'Wayne's World 3': One Man Is Desperate To Get His Sequel Script Read By Hollywood

We're living in the age of nostalgia and recycling when it comes to our entertainment. Over at Netflix, there are revivals of Full House and The Gilmore Girls while Fox is working on a TV series adaptation of Lethal Weapon. On the big screen, Star Wars: The Force Awakens, Jurassic World and Mad Max: Fury Road revived franchises that were dead in movie theaters for over a decade. And if one man has his way, he'll get another franchise to rise from the grave.

Back in the early '90s, during what was one of the more popular times for Saturday Night Live, cast members Mike Myers and Dana Carvey brought their recurring characters Wayne Campbell and Garth Algar to the big screen for a Wayne's World movie in 1992. It was successful enough to warrant a Wayne's World 2 in 1993. And since then, Trevor Schindeler has been desperate to make Wayne's World 3 a reality, going so far as you write his own script, tirelessly trying to get it read by Hollywood. Now he's asking for your help.

First, here's a little background information on just how far Schindeler has gone in his attempt to get Wayne's World 3, or rather Wayne's Leisure World, made by the powers that be in what he calls "Fortress Hollywood" over at his GoFundMe page (via Uproxx):

Wayne's World, starring Mike Myers as Wayne and Dana Carvey as Garth, was released in 1992. Wayne's World 2 was released in 1993. Shortly thereafter, the plot line for Wayne's Leisure World came to mind and I felt compelled to write a synopsis. On July 7, 1993, I registered my work with the Writers Guild of American, West, Inc.

Being young and naively optimistic, much like Wayne and Garth themselves, I assumed that I could get someone inside Fortress Hollywood to read my work. Surely, Hollywood is looking for great stories. I sent out query letters to everyone associated with the Wayne's World franchise including producers, directors, writers, and actors. I was stonewalled. No one would even read my synopsis.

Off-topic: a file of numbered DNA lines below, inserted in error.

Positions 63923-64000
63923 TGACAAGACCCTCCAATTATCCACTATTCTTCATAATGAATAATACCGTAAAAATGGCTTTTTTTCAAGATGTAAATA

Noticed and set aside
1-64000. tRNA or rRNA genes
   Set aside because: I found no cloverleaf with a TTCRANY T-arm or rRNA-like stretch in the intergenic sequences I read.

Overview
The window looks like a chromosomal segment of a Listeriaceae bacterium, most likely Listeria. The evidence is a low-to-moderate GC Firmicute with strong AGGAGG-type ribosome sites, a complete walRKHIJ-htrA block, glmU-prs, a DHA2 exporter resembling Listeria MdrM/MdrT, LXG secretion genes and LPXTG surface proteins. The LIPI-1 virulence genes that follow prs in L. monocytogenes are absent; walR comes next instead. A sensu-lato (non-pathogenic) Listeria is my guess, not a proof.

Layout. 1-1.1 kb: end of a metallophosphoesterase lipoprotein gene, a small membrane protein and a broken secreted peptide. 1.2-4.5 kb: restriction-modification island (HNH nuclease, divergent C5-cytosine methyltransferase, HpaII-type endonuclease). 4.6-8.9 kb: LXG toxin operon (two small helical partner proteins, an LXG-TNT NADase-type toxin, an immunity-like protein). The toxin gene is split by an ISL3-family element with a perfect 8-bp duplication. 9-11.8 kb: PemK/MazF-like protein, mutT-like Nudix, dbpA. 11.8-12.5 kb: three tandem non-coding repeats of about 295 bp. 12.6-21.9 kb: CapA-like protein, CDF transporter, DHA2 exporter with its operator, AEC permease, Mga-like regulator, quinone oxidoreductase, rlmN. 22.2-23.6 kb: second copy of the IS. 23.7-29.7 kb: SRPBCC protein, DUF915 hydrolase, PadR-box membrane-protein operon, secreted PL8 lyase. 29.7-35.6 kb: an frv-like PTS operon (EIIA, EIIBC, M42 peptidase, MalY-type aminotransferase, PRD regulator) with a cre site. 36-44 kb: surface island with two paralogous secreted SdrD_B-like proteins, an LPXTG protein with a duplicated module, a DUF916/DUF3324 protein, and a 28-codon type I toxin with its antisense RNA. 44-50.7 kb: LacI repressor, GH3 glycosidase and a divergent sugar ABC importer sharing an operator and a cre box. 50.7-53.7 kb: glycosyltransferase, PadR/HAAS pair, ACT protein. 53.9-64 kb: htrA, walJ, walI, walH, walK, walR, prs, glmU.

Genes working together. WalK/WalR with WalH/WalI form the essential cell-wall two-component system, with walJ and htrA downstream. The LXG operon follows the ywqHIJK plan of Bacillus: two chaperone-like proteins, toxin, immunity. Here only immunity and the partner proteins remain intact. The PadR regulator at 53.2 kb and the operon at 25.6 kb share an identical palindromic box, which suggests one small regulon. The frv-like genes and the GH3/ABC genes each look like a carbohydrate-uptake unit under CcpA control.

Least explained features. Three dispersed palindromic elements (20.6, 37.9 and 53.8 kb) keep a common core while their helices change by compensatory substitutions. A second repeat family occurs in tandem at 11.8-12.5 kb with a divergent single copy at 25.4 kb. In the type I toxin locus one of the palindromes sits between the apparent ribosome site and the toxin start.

You can see evidence of all the letters he sent over at the aforementioned GoFundMe page, showing just how dedicated and desperate this man is to get his version of Wayne's World 3 made. The main problem is that Hollywood talent agencies and the filmmakers and talent represented by them are not allowed to accept unsolicited material. It's the main reason why Hollywood is all about who you know and the entertainment industry is so hard to break into.

So if the script is written, and he already knows no one will read it in the industry, then what is still motivating him and why has is he looking for financial help? The writer explains:

I want hundreds of people to read the screenplay because one of you will know someone who knows someone inside Fortress Hollywood.

I plan to use the funds raised to further promote this campaign by purchasing outdoor advertising in Los Angeles, California. I have set a fund raising goal of $2,500 for this purpose.

Whether or not the Wayne's World 3 script is good, we can't say, since we haven't taken the time to read it just yet. You can read it right here if you're so inclined, but otherwise, here's how the project is described in a makeshift trailer that is linked on the GoFundMe page:

It's the year 2047. Wayne and Garth have settled down and are enjoying their golden years. Not. As you know, the future is never a happy place. The world has gone mental. Vegetarians run wild. Everyone's listening to whale music. An evil genius has cornered us in a fast food market. And don't get us started about robots. Will rock and roll save the day?

Honestly, there's nothing about that which jumps out to me as a story that must be told. And if the guy has been trying to get this project off the ground for 23 years, he really needs to work on a better pitch video. Resources to make high quality videos are easily available today, and with this being described as "a hilarious screenplay sitting in my computer collecting dust," surely some more pomp and circumstance should come with trying to get this project made.

But the hope is that with this advertising money, someone who actually works in the industry will download the script and get it into the hands of someone out there who might be able to make a decision one way or the other. For Schindeler's sake, in the words of Garth Algar, "I just hope you think it didn't suck."